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By Simon Lewis
WASHINGTON, Sept 30 (Reuters) - U.S. Secretary of State Antony Blinken said the United States will act at the U.N. Security Council on Friday to hold Russia accountable for holding what he called "sham" referendums in parts of Ukraine and proclaiming them Russian territory.
Russian President Vladimir Putin earlier on Friday proclaimed Russian rule over four regions that make up 15% of Ukraine's territory - the biggest annexation in Europe since World War Two. The move has been firmly rejected by Western countries and even many of Russia's close allies.
U.S. Ambassador to the U.N. Linda Thomas-Greenfield said on Tuesday the United States would jointly introduce a resolution with Albania that will call on member states not to recognize any altered status of Ukraine and obligate Russia to withdraw its troops.
Blinken told a news conference that Washington was taking action to hold Russia accountable on Friday, when a Security Council meeting is scheduled for 3 p.m. EST (1900 GMT).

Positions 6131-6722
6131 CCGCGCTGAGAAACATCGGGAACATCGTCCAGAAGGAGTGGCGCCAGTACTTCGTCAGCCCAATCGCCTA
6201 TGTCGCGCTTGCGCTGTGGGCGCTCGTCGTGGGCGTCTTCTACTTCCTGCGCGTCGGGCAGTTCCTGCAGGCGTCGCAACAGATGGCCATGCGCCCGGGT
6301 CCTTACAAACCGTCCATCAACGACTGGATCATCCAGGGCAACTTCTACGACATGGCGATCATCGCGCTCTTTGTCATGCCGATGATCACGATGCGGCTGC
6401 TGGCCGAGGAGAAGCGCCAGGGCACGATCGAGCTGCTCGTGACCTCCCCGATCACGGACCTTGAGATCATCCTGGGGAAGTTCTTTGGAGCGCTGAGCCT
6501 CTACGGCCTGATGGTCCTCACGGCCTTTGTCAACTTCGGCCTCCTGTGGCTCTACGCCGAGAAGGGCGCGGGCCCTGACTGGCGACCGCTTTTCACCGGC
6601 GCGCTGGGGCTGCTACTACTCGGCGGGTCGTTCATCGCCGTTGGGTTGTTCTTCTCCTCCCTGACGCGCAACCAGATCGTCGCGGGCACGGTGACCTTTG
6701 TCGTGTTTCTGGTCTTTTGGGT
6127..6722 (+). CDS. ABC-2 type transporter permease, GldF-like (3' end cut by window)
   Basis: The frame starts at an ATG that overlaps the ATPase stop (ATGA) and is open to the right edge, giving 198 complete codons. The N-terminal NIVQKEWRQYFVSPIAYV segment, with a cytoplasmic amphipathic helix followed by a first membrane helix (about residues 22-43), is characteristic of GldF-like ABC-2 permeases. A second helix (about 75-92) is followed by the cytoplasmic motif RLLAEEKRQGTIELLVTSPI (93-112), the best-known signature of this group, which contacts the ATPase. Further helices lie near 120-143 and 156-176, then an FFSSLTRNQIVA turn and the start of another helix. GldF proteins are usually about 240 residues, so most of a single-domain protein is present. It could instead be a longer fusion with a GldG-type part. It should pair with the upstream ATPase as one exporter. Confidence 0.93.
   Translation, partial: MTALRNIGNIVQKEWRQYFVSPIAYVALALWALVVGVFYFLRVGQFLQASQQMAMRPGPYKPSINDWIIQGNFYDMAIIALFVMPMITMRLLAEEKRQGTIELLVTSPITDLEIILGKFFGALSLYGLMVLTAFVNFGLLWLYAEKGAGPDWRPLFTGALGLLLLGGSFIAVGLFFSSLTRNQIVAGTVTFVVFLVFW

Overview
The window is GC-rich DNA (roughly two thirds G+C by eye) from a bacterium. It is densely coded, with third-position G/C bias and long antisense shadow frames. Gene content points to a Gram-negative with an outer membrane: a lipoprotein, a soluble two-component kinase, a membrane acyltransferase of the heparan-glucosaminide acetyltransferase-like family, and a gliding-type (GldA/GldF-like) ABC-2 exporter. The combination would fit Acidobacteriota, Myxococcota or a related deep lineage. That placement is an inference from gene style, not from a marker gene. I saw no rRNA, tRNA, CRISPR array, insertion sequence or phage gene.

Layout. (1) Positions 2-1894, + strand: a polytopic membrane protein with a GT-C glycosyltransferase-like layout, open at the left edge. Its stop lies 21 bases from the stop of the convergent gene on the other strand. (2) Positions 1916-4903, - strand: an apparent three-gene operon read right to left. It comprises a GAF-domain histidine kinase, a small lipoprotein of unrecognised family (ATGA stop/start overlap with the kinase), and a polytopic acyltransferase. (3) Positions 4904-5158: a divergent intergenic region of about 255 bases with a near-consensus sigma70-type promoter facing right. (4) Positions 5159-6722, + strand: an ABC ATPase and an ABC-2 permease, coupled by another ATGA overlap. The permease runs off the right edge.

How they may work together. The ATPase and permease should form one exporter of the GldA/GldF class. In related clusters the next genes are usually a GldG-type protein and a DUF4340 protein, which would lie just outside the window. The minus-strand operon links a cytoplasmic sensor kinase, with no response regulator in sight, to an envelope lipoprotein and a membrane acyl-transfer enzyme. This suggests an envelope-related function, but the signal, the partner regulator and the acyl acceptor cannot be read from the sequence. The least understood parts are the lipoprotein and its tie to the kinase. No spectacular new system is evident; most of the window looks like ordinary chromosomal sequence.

The council, which has met more than 20 times on Ukraine this year, has been unable to take meaningful action because Russia is a permanent veto-wielding member along with the United States, France, Britain and China.
Russia says the regions chose to be part of Russia in the referendums. It says the voting, in parts of Ukraine where Moscow has seized territory by force and where fighting still rages, was conducted transparently and in line with electoral norms.
Kyiv and Western governments have denounced the referendums as illegal and coercive.
Washington has signaled it would look to the U.N. General Assembly, the majority of which voted to condemn Russia's Feb. 24 invasion of Ukraine, if the resolution fails.
"If Russia blocks the Security Council from carrying out its responsibilities, we'll ask the U.N. General Assembly, where every country has a vote, to make clear that it's unacceptable to redraw borders by force," Blinken said on Friday, speaking alongside Canadian Foreign Minister Melanie Joly. "Every country has a stake in condemning these steps." (Reporting by Simon Lewis; Editing by Franklin Paul and Jonathan Oatis)